Christians must offer light, hope, says Pakistan bishop
5/8/2002 News media contact: Linda Bloom · (646) 369-3759 · New York
NEW YORK (UMNS) - Christians in Pakistan and elsewhere must provide a positive alternative to extremists who advocate violence, according to a prominent bishop there.
"The terrorists are the ambassadors of death and destruction," said Bishop Alexander John Malik of the Diocese of Lahore, Church of Pakistan. "We as the followers of Christ ought to be the ambassadors of light and hope."
Comprising eight dioceses, the current Church of Pakistan is the result of a union in 1970 with Anglicans, Lutherans, United Methodists and Scottish Presbyterians. Malik, who calls himself an "Anglican-plus," leads the oldest diocese, which is celebrating its 125th anniversary this year.
The bishop spoke at a May 7 briefing with the United Methodist Board of Global Ministries about the political pressures that Pakistan has faced since the events of Sept. 11.
Although Pakistan had recognized the Taliban as rulers of Afghanistan, Malik said he agreed with the assessment of Pakistani President Pervez Musharraf that only 15 to 20 percent of the country's overwhelmingly Muslim population was composed of extremists.
But Musharraf faced pressure, the bishop said, because of several factors: his cooperation with the United States; the movement of Indian forces to the border; the large number of Afghan refugees streaming into Pakistan; and the still incendiary 50-year conflict with India over Kashmir.
"The church also felt the pressure," he pointed out. "Muslims have a strange idea that all Americans are Christian and all Christians are American."
Such sentiment led to the Oct. 28 attack at St. Dominic Church in Bahawalpur, where 16 Christians were massacred. The assassins apparently wanted to kill an American Catholic priest there, but instead attacked a group from the Church of Pakistan that happened to be holding worship in the Catholic sanctuary, Malik said. At least 40 Muslim religious and political leaders offered condolences after the attack, he added.
A second attack occurred March 17 when grenades were thrown into a service at the International Protestant Church in Islamabad, killing five people and injuring 41.
Christians, however, did not return the violence, and Malik stressed that when extremists act, others should not retaliate in kind. "We have no other option but the option of hope and life and peace," he said.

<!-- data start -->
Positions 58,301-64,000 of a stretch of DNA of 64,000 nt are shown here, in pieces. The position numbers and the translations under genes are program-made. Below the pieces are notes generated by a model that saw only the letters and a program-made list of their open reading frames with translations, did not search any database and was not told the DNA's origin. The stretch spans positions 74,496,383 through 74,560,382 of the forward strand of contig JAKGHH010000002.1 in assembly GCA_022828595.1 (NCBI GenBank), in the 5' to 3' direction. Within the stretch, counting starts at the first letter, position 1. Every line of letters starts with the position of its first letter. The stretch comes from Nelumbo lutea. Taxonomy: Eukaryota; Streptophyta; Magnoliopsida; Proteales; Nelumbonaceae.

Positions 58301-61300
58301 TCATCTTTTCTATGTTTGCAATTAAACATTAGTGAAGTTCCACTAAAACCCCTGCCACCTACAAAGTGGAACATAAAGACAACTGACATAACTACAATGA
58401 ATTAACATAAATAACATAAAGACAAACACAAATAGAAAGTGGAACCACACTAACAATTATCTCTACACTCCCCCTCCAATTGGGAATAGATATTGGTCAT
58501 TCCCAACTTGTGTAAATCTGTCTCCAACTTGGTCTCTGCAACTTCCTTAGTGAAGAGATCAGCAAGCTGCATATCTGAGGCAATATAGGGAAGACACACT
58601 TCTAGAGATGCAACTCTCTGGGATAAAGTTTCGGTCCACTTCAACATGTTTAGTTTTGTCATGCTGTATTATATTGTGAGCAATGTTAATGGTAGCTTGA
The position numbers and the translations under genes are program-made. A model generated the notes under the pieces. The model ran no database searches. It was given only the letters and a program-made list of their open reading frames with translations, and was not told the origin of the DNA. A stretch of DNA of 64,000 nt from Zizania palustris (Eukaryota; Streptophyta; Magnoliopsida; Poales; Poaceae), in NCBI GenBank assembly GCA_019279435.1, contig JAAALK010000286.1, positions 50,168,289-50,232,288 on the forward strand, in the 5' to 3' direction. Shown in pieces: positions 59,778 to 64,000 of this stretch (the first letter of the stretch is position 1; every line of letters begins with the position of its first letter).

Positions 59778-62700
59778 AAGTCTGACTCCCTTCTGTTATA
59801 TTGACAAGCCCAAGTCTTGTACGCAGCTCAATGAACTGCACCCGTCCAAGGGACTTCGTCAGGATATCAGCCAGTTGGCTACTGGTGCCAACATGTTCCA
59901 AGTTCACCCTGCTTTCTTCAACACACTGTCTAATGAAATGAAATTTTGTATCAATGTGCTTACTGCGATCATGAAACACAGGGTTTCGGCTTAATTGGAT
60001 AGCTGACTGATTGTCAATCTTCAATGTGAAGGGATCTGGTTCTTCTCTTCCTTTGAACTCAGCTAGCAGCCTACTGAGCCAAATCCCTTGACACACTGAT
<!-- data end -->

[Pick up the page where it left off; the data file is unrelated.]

He warned of not painting all Muslims as terrorists and added that most Muslims in Pakistan are moderates. The extremists are the ones who cannot cope with the modern world and try to bring back the past of Islam rather than look toward the future, the bishop said.
Malik, who received a "Star of Distinction" from the Pakistani government in 2000 in recognition of the church's contributions to health and education, reported that relations between Christians and the current government generally are good. Schools that were nationalized in 1972 are being returned gradually to the churches; a quota has been set to recruit Christian police officers and the Separate Election System, which discriminated against religious minorities by allowing them to vote only for candidates of their own faith, has been abolished.
Christians are continuing to appeal for an end to Pakistan's blasphemy laws, although, as the bishop pointed out, "there are more Muslims in jail under the blasphemy laws at the moment than Christians."
The situation in Afghanistan remains a concern for Pakistan. Malik believes a strong government is needed there, with full backing of the international community. "If you leave Afghans alone, they will start fighting again," he said.
Although emergency relief is needed, the bishop contended that education is the true solution to Afghanistan's problems. He already has approached Pakistan's government about establishing schools in the refugee camps and is considering the eventual possibility of educational work in Kabul, once part of the Diocese of Lahore.
Said the bishop: "I strongly believe that education is an instrument of empowerment."
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